Trademark and branding go together like peanut butter and jelly.
More than just your mark on the world, your trademark is the cornerstone of your brand and business. There’s much more to trademarks than just protecting your brand name or logo. If you play your cards right, your trademark can provide you with passive income and expand your brand and business in ways you probably can’t even imagine.
What is a trademark?
The broad category of intellectual property (IP) consists of four different categories: copyright, patent, trademark and trade secrets. Each of these categories protect different things and function in different ways. The best way to think about it is like this: Intellectual property itself is like a tool box – trademark is the hammer, copyright is the saw, patent is the wrench, and trade secrets is the screwdriver. While all of them function differently, they all can help you build something of value.
According to the United States Patent and Trademark Office (USPTO), a trademark is:
a word, phrase, symbol and/or design that identifies and distinguishes the source of the goods of one party from those of others.
Of equal important is a service mark, which is:
a word, phrase or symbol and/or design that identifies and distinguishes the source of a service rather than goods.
Some notable trademarks:
So…the purpose of a trademark (or service mark – the term “trademark” can be used generally for both a trademark and service mark) is to identify your goods/services from others. Just like you have a first and last name that help to identify and distinguish you from other people, your business/brand has the same thing, and it’s called a trademark.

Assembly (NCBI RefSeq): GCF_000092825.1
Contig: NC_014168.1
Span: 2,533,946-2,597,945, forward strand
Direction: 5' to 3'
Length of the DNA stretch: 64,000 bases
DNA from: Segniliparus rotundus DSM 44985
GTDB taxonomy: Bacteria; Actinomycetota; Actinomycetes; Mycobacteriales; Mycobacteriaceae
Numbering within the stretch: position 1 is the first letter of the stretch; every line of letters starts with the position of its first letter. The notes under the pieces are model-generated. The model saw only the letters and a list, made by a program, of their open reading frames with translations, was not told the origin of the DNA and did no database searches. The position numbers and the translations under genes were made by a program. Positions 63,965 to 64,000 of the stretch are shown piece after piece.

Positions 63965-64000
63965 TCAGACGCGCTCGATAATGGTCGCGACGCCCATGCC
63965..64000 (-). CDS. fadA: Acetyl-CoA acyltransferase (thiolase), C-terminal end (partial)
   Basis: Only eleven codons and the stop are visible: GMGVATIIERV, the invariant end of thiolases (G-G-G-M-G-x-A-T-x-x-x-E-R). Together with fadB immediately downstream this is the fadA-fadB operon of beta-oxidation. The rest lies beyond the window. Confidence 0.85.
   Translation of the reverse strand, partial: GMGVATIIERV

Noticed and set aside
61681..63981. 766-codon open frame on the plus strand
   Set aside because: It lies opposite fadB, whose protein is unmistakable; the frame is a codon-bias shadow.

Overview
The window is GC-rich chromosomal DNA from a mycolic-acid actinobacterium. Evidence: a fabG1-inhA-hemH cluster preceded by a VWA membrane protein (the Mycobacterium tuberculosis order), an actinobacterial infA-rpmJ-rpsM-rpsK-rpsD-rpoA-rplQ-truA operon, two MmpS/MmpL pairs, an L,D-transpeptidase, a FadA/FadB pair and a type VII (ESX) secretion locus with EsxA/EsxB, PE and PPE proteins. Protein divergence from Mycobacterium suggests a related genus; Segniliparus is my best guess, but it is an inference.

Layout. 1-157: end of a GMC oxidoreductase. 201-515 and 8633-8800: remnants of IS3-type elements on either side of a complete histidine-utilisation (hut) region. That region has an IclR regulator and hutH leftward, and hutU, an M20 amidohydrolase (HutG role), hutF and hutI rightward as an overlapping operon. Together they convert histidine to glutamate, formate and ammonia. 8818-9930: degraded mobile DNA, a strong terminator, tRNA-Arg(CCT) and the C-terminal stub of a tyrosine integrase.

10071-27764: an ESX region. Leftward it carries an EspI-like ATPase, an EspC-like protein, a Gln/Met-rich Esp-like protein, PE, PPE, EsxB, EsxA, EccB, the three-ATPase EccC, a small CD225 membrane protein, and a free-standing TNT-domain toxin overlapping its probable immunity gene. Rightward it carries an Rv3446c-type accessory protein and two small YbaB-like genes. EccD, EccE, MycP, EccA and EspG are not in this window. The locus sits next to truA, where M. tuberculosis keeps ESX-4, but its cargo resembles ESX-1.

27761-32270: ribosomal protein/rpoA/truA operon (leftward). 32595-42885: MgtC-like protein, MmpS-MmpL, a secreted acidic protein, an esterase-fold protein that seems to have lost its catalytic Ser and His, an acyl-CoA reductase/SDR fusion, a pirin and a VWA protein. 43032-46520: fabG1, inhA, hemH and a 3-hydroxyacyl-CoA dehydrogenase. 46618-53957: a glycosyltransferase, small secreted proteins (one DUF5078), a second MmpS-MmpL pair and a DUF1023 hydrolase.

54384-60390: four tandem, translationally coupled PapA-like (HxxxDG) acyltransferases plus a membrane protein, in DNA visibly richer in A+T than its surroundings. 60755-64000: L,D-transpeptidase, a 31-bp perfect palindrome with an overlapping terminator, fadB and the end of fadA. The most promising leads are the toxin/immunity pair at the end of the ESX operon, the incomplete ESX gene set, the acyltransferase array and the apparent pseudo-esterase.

Trademark law in the U.S. is governed by the Lanham Act, which is a federal statute (set of laws) that describes what a trademark is/isn’t, what rights you have in a trademark and how you can obtain one.
How do you obtain a trademark?
There are two ways to obtain a trademark: 1) By actually selling goods/services in commerce under a trade name (business name) – this is known as common law trademark; and 2) Federal registration of your trademark with the USPTO.
Common Law Trademark Rights
“Common law” refers to the actual use of the mark in a particular geographic area over time. Common law trademark rights are not governed by statue and are subject to state law. What does this mean in plain English?
Let’s say you live in New York and you have a line of widgets that you are selling under the brand name, Widgety Wack. Once you start selling your widgets to consumers in New York, you will have obtained the common law trademark rights to the name Widgety Wack. If someone else in New York started selling widgets under the same name, you could sue them.
Keep in mind though – you will only have the common law rights to the name in New York. If you start selling the widgets in other states, your trademark won’t be protected in those other states. Additionally, because you only have common law trademark rights in the name Widgety Wack, someone in California could use the same name to sell their widgets there.
The advantages of common law trademark rights? It’s free. Once you start using your mark in commerce, you will have obtained the common law trademark rights in it. The disadvantages? You are only protected in your state and if you want to expand your brand/business beyond your state, you risk infringing on someone’s right in the name. This could seriously hamper your business development.
Federal registration is the optimal avenue for obtaining a trademark because it allows your mark to be registered nationwide. Additionally, a federally registered trademark is subject to statute (as opposed to common law trademark rights). This means that your trademark would be governed by and protected under the Lanham Act. In essence, federal registration provides a suit of armor for your trademark – impenetrable protection and strong defense against any would-be infringers.